Calendar Table and Date/Time Functions

I frequently see questions in the forums and newsgroups about how to best query date/time data and perform date manipulation.  Let me first say that a permanent calendar table that materializes commonly used DATEPART values along with time periods you frequently use is invaluable.  I’ve used such a table for over a decade with great success and strongly recommend you implement one on all of your database servers.  I’ve included a sample calendar table (and numbers table) later in this post and you can find other variations of such a table via an internet search.

Removing the Time Portion

A common requirement I have is to remove the time portion from a date/time value.  This is easy in SQL 2008 since you can simply “CAST(SomeDateTimeValue AS date)”.  But the date data type is not available in older SQL Server versions so you need an alternate method.  In SQL 2005 and earlier versions, I recommend the DATEADD…DATEDIFF method below with an arbitrary base date value specified in a format that is independent of the session DATAFORMAT setting:

I often see a variation of the DATEADD…DATEDIFF technique with the integer zero (no quotes) specified as the base date.  Although this may provide the expected results (I’ve done it myself), I caution against it because it relies on implicit conversion from the internal SQL Server integer date/time storage format.  If you want to be concise, a better approach is to specify an empty string for the base date value since the default value is ‘1900-01-01 00:00:00’.  In my opinion, an explicit data value is more intuitive, though.


I also sometimes see code that extracts the year, month and day date parts and concatenates with separators.  However, that method is dependent on session DATEFORMAT settings and slower than other methods.  See Tibor Karaszi’s The ultimate guide to the datetime datatypes article for details.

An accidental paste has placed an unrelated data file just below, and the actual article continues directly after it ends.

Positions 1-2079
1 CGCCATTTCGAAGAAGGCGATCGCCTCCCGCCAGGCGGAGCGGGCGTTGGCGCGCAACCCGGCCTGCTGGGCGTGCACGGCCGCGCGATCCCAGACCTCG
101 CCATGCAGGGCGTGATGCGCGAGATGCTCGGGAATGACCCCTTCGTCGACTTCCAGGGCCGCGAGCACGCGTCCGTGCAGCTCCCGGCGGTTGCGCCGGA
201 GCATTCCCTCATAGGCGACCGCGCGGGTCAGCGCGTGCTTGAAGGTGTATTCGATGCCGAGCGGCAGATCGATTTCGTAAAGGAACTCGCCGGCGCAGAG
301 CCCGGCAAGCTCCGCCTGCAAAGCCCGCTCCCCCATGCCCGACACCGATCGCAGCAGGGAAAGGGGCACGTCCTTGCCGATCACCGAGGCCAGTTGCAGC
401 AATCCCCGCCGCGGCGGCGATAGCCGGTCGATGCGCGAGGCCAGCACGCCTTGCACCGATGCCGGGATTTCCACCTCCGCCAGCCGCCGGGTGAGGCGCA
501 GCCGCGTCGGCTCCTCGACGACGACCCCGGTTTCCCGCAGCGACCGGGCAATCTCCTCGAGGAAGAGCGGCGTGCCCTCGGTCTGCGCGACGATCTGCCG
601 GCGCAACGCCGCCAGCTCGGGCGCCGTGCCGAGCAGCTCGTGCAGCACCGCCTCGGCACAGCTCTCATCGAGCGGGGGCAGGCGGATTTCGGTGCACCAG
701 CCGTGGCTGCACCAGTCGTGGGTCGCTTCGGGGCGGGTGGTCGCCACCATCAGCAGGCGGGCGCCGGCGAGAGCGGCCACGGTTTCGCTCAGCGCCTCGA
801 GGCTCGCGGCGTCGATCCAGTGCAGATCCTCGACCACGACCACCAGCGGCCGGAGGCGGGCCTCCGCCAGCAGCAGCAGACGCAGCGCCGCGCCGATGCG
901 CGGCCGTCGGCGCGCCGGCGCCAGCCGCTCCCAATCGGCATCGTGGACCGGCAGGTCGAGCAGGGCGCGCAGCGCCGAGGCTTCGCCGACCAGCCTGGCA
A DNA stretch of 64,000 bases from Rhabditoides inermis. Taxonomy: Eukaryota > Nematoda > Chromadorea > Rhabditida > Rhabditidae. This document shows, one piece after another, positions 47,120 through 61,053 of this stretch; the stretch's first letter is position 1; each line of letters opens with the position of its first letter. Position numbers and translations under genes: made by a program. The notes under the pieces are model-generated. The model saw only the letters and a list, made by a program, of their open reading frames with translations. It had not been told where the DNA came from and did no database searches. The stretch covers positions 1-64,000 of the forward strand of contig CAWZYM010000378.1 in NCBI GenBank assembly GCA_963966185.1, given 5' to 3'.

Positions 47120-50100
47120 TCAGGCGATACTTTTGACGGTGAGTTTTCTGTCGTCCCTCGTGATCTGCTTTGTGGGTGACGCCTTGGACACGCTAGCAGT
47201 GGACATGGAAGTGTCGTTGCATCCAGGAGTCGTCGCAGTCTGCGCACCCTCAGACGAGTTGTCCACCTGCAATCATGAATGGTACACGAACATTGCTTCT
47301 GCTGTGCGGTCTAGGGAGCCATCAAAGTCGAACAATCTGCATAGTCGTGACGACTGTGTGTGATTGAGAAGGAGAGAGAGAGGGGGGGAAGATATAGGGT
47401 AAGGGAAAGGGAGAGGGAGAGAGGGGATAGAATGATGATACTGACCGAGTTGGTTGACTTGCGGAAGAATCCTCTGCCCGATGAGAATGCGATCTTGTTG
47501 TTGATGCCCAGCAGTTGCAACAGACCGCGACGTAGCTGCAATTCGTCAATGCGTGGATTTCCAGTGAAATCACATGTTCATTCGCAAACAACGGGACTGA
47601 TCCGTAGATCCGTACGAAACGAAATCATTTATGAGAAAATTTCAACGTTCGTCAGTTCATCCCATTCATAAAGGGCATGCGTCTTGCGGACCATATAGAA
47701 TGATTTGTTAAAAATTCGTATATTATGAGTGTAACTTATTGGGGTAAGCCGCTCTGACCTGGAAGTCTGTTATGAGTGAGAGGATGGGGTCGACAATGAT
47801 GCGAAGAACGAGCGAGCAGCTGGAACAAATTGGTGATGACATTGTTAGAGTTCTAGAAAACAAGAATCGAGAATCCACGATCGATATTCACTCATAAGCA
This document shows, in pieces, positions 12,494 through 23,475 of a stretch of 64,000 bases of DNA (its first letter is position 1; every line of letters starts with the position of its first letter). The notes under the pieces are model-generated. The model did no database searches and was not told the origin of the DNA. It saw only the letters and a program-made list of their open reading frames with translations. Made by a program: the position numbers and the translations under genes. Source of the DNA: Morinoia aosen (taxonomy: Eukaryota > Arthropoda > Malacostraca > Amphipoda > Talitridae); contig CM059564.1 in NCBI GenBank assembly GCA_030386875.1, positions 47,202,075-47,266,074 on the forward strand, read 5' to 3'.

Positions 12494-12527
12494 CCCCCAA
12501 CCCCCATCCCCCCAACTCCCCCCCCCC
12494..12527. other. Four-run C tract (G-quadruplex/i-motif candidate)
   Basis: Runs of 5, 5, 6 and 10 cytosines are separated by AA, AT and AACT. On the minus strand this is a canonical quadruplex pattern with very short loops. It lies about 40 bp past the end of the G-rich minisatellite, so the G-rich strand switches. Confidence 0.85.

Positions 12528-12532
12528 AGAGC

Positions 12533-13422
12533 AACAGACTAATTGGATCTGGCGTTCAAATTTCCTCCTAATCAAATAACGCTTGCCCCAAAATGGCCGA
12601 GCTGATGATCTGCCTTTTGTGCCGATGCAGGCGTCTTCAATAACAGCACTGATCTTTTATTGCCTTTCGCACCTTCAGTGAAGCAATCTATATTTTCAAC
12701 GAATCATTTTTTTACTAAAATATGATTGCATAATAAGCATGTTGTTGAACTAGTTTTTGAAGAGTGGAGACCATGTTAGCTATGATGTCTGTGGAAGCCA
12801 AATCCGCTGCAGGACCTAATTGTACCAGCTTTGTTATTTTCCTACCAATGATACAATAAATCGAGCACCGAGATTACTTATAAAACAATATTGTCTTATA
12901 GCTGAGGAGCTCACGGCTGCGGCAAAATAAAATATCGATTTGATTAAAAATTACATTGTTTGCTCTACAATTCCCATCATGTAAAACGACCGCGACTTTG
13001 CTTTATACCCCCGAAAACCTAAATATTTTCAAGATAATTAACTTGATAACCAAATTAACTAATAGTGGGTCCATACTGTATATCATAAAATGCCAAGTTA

First and Last Day of Period

Another common task is to determine the first or last day of a given period.  The script below shows how to accomplish this of you don’t have a calendar table with the calculated values available.

DECLARE @Date date = GETDATE();

With a calendar table like the one later in this post:

Calendar and Numbers Table

I think auxiliary calendar and number tables are a must-have on every database server.  These objects allow you to easily perform set-based processing in a number of scenarios.  In fact, the calendar table population script below uses a numbers table to populate the calendar table with several thousand rows in under a second.  This is much more efficient that a WHILE loop.

This calendar table population script also updates the table with most US holidays and adjusts business/non-business days accordingly.  In addition to customizing the script for holidays as observed by your organization, you might add fiscal period start/end dates to facilitate querying based on those cycles.  Also consider creating user-defined functions or stored procedures to encapsulate frequently used code that uses the calendar table.  For example, here is a function that returns the date that is a specified number of business days from the date provided:

Script 1: Example calendar table utility function

Script 2: Create and populate numbers table.

Script 3: Create and populate calendar table and update with holidays